How many sports columns around our nation this week have focused on the managerial merry-go-round.
These scribes do have a fair point as many of us have furrowed our brow over the departure of Andre Villas-Boas at Spurs and West Brom’s Steve Clarke.
Former players have been going on record about their shock at these decisions and the heads at the League Managers’ Association will be kicking over their footstools in frustration.
The problem is nothing will change, especially at the top level clubs.
Sometimes doing well can spark the downfall of a manager because the dreaded raised expectations then come into play, as has happened with Clarke at West Brom.
Clarke took West Brom up to the heady heights of eighth in the Premier League last season, though that was mainly due to the loan signing of Romelu Lukaku.
The Baggies now lie just above the relegation zone and looking at the spending tables, this is probably where they belong.
Unfortunately chairmen and fans have short memories.
Then we look at the case of Villas-Boas’ sacking from Spurs, which is easily the most interesting dismissal of the season.
It has been said that Villas-Boas left by mutual consent, but hours prior to his departure he was quoted live on TV saying: “I won’t resign and I’m not a quitter.”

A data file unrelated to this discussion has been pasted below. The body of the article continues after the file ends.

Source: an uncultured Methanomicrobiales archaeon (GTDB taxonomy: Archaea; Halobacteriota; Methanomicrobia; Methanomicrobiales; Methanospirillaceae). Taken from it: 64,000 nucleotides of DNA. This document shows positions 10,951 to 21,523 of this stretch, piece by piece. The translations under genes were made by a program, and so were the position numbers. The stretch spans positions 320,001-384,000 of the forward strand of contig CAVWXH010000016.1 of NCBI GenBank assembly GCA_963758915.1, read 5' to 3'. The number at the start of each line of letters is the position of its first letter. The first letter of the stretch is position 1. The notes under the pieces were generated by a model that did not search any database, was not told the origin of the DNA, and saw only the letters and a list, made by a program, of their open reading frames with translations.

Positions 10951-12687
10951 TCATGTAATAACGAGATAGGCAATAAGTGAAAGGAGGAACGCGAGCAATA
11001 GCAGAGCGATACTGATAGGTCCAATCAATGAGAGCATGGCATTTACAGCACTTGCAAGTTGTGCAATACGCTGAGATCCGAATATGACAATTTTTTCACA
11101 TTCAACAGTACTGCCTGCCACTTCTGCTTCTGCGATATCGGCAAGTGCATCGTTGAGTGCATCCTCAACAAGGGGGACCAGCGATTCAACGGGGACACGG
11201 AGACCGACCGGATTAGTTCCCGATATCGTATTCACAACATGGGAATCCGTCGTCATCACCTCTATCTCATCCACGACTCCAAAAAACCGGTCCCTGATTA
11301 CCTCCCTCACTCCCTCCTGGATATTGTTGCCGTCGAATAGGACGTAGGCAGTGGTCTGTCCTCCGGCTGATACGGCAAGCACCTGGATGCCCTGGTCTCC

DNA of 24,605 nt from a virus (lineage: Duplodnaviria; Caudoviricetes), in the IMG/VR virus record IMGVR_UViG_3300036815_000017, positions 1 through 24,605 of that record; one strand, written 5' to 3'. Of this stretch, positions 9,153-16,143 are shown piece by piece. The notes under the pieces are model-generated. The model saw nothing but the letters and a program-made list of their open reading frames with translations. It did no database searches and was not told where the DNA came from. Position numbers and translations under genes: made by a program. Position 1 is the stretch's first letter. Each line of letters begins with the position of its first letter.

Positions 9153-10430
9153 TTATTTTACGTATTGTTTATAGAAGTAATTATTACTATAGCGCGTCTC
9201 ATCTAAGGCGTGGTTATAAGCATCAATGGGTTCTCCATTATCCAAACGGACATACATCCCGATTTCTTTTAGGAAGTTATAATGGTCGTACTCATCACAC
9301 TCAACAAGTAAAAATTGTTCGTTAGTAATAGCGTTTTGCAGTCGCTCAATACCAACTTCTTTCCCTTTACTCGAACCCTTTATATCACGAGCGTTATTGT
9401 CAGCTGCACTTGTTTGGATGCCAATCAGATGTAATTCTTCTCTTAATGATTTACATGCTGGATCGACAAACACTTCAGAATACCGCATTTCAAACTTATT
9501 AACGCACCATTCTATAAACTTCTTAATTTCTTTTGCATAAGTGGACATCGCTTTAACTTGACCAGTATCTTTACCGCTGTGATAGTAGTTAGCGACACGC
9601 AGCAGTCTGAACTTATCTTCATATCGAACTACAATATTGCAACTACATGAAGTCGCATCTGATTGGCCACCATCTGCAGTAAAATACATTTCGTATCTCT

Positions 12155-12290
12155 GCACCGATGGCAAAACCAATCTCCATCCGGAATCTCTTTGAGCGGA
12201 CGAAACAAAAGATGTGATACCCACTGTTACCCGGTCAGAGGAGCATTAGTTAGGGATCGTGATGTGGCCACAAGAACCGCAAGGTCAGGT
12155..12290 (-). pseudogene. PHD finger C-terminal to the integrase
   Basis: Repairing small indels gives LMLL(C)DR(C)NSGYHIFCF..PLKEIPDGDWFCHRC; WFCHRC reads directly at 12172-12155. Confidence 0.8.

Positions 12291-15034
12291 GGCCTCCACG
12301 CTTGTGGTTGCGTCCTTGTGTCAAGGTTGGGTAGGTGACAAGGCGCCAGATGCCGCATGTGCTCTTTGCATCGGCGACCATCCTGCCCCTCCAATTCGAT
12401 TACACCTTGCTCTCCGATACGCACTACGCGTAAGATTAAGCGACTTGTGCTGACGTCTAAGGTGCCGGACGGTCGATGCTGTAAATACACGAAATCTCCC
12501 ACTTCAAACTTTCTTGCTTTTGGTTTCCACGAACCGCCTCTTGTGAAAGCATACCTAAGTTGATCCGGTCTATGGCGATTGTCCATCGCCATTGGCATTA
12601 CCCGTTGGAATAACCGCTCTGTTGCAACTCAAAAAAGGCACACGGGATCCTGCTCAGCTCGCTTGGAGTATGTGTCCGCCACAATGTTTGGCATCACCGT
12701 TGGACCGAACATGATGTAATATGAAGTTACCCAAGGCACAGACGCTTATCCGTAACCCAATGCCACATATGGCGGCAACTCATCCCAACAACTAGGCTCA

Either Spurs chairman Daniel Levy is the best negotiator of all time or Villas-Boas is now shaking off the effects of a heavy bout of hypnosis.
I’m sure in a couple of weeks both parties will be saying lovely things about each other, Villas-Boas’ tones probably being helped by the golden handshake he will have received on his way out of White Hart Lane.
While he was in charge Villas-Boas had the best win percentage of any Spurs manager in the Premier League and the North London club were poised nicely just in behind the top few, as they had been for a number of years.
I believe the expectations of Spurs were raised because of a huge war chest given to Villas-Boas by the board in pre-season after the sale of the talismanic Gareth Bale to Real Madrid.
Bale was easily the key figure in a squad that Villas-Boas inherited and he almost single-handedly dragged them up to fifth last season.
Recruitments to the tune of £93million were made in the summer, but the gel has yet to set and as a result Spurs were picked apart by Liverpool at the weekend.
Prior to this result, Spurs had been on a useful run of form both in the league and in Europe.
Had Villas-Boas hung onto his job then he may have been expecting a nine-point haul in the remaining games of December against Southampton, West Brom and Stoke. Would this have saved his job?
This can be linked more locally to the current campaign at Scarborough Athletic.
Concerns were raised after the mixed start to the season, though once again things hadn’t gelled among a string of new signings.
If you have a look at the past few results, I think things have been set in the correct direction.
Would the same have happened at Spurs?